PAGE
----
May 6 2014 - 1:00 pm

Inside the looming battle over esports streaming

Last month, superstar Call of Duty: Ghosts player Matthew "NaDeSHoT" Haag announced he was leaving streaming site Twitch for its young rival, MLG
Cody Conners
Dot Esports

Last month, superstar Call of Duty: Ghosts player Matthew "NaDeSHoT" Haag announced he was leaving streaming site Twitch for its young rival, In the streaming world, where gamers broadcast matches live online, this was like LeBron James declaring he was leaving the Cleveland Cavaliers for the Miami Heat.

The announcement, which came in the form of a YouTube video, has generated nearly 300,000 views and over 5,000 responses since it was posted on April 7.

"Twitch is better than MLG but i will watch you anyway," wrote one user. "OpTic NaDeSEllouT,” wrote another.

In 2014, the fiercest competition in esports likely won't be between players or teams, but between streaming platforms fighting to broadcast them.

In the last several months, the streaming landscape has changed completely. Twitch, a service that served an average of 12 billion viewer minutes per month in 2013, spent most of last year with no competitor. The one company that might have challenged it, Own3d, went bankrupt at the beginning of the year. In 2014, however, Twitch will share its den with two new lions: recently launched and recently relaunched Azubu.

Despite the new faces, Twitch’s chief operations officer Kevin Lin still sees Twitch’s numbers rising over the course of the year. He expected to see “a lot of growth in 2014" as Twitch rides the success of new titles such as Blizzard's Hearthstone, Lin told the Daily Dot.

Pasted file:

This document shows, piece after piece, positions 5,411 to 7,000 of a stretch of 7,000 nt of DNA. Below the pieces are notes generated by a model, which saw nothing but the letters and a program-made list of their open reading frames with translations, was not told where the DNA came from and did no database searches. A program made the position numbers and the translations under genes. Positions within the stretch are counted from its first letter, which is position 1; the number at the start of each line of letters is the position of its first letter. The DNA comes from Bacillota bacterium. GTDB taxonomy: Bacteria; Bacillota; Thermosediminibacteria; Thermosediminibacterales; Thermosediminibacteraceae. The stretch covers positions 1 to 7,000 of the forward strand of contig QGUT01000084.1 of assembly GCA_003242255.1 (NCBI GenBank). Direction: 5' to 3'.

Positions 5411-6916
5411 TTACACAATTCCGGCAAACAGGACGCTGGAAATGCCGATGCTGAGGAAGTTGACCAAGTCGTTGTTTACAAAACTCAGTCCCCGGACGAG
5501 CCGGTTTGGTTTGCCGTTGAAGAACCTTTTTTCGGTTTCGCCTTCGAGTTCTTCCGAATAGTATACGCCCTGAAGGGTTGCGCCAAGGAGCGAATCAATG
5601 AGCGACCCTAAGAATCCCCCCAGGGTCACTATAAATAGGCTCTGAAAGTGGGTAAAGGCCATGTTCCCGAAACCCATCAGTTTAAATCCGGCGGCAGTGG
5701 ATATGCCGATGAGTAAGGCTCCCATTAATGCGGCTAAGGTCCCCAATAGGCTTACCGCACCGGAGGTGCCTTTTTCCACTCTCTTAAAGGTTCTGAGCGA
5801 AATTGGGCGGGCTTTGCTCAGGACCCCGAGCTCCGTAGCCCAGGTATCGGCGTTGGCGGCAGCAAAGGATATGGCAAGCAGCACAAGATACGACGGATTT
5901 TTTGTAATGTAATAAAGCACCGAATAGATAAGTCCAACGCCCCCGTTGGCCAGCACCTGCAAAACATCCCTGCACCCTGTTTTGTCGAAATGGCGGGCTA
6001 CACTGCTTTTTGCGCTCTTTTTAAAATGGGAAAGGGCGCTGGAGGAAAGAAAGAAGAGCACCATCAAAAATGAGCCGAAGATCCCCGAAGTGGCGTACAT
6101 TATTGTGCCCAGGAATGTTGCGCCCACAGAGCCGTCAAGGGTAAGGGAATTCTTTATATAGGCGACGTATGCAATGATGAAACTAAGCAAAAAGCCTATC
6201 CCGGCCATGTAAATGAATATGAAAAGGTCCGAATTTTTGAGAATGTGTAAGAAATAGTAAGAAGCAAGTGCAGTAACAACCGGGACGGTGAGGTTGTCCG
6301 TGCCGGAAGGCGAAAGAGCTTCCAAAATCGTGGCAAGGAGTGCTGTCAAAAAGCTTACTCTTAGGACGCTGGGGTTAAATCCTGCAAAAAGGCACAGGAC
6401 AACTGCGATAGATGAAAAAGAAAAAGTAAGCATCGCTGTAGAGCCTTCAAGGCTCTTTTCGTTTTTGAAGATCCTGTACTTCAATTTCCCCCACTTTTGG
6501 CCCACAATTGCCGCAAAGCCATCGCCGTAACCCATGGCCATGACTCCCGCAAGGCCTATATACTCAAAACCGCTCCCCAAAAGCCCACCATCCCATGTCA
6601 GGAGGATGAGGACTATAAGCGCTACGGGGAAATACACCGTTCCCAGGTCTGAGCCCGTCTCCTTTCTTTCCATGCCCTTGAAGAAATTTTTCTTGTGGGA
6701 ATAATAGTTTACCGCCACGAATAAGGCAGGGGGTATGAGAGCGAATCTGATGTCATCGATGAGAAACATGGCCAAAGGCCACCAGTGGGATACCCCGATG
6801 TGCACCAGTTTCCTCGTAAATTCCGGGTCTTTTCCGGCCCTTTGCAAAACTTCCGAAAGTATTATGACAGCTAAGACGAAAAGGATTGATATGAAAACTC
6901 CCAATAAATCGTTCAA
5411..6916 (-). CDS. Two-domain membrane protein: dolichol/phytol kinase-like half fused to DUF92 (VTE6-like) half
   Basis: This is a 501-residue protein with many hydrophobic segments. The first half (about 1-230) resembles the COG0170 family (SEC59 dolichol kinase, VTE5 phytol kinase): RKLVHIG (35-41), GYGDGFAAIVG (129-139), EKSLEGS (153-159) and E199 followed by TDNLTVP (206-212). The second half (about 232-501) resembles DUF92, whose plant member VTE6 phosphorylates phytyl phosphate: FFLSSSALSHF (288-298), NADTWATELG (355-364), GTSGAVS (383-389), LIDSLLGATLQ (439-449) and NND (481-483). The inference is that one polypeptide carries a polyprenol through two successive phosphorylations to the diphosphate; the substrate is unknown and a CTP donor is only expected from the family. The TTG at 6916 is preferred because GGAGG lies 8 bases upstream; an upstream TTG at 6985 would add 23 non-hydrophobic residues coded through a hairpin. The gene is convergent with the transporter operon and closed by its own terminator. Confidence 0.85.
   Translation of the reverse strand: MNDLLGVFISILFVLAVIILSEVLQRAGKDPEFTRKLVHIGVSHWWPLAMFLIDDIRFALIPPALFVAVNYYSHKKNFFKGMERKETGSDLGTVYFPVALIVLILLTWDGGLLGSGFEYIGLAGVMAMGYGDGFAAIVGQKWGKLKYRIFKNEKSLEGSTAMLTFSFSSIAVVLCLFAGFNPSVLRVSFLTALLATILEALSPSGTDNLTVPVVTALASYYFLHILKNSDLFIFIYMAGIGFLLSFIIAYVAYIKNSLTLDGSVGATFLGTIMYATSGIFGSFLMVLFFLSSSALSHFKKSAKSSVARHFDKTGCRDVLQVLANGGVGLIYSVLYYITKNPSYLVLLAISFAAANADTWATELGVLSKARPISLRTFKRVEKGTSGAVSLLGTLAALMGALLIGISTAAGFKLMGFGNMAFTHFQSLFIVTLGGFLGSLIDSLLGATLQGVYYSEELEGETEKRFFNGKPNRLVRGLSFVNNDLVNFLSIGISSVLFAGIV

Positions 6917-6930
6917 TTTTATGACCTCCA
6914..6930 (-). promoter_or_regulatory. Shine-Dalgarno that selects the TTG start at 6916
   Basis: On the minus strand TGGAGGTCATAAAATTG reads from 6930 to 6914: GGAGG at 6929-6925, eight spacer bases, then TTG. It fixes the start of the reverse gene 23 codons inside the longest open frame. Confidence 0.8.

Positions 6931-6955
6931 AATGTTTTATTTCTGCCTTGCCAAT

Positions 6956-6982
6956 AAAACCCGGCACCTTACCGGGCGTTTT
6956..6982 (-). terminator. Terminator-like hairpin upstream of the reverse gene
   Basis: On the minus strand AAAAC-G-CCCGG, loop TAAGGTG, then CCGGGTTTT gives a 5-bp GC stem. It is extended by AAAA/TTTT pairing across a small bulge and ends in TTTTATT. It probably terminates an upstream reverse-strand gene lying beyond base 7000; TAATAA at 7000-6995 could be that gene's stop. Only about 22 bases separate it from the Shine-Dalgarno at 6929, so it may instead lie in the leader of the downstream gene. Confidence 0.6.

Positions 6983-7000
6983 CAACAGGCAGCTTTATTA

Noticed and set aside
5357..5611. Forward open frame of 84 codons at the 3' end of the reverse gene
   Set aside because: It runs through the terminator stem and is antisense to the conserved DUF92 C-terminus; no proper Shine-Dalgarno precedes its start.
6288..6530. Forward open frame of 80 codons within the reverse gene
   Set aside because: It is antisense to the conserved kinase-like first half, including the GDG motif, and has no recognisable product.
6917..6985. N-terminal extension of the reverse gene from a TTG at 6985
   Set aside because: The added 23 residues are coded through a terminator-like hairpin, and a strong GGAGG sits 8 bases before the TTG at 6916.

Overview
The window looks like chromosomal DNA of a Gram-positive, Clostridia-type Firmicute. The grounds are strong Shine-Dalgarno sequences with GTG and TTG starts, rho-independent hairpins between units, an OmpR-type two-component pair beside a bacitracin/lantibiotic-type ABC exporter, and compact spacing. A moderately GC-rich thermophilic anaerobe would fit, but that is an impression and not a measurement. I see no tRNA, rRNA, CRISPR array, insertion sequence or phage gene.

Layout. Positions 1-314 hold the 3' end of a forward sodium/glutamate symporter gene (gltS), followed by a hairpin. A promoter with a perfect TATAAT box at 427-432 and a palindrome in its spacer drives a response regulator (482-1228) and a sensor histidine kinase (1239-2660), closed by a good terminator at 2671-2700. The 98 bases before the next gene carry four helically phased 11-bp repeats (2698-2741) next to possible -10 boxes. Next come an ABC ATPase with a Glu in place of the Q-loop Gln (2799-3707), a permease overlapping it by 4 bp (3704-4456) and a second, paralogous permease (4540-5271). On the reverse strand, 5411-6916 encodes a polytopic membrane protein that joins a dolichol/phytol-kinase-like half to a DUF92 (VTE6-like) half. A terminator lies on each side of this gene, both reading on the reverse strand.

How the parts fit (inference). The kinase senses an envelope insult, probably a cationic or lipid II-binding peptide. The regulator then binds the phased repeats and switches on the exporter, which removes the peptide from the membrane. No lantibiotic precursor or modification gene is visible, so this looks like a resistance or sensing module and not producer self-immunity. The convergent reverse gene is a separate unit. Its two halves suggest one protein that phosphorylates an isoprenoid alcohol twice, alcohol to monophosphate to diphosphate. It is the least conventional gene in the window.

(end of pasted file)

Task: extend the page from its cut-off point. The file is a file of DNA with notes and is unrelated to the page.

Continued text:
“At a high level, I don’t think we’ll see any slowdown," he said, referring to the exponential traffic boom the company has seen for two years running.

When I visited the company’s small first office in 2011, you had to enter from an alley. “We had like 20 people then,” Lin recalled. That number has since grown to over one hundred, and they've had to move to new commercial spaces twice. “I’m always kind of shocked at how big we're getting.”

Does Twitch see or Azubu as serious competitors? They all have a different angle, Lin said.

“I think if you look at the core, [when it comes to] live streaming companies that allow gamers to make money on their streams, at the core there is some competition there,” he acknowledged. But he maintained that the approaches and services were different.

For many in the industry, however, this distinction isn't as obvious. When a team or player switches platforms it's significant enough news to make rounds on the esports talk show circuit and get coverage on esports news sites.

Major League Gaming, a company that was primarily known for hosting offline esports tournaments, launched its own streaming service in November of last year. would differentiate itself by providing what it called “premium content." On Twitch, anyone can set up a stream. MLG's goal was to cut out the noise of the masses and only sign on proven talent. That way, online channel surfing would be both easier on the consumer and more attractive to advertisers.

“To be clear, the MLG streaming platform isn’t for everyone," MLG explained at the time. "We have no intention of opening it up to the masses." 

MLG imposes a daunting set of criteria for potential streamers. You've either got to be on a professional team or have a huge fanbase already. Though those criteria have occasionally been ignored, for the most part the service has lived up to its promise: Professional gamers (Call of Duty: Ghosts players more often than not) playing to large audiences.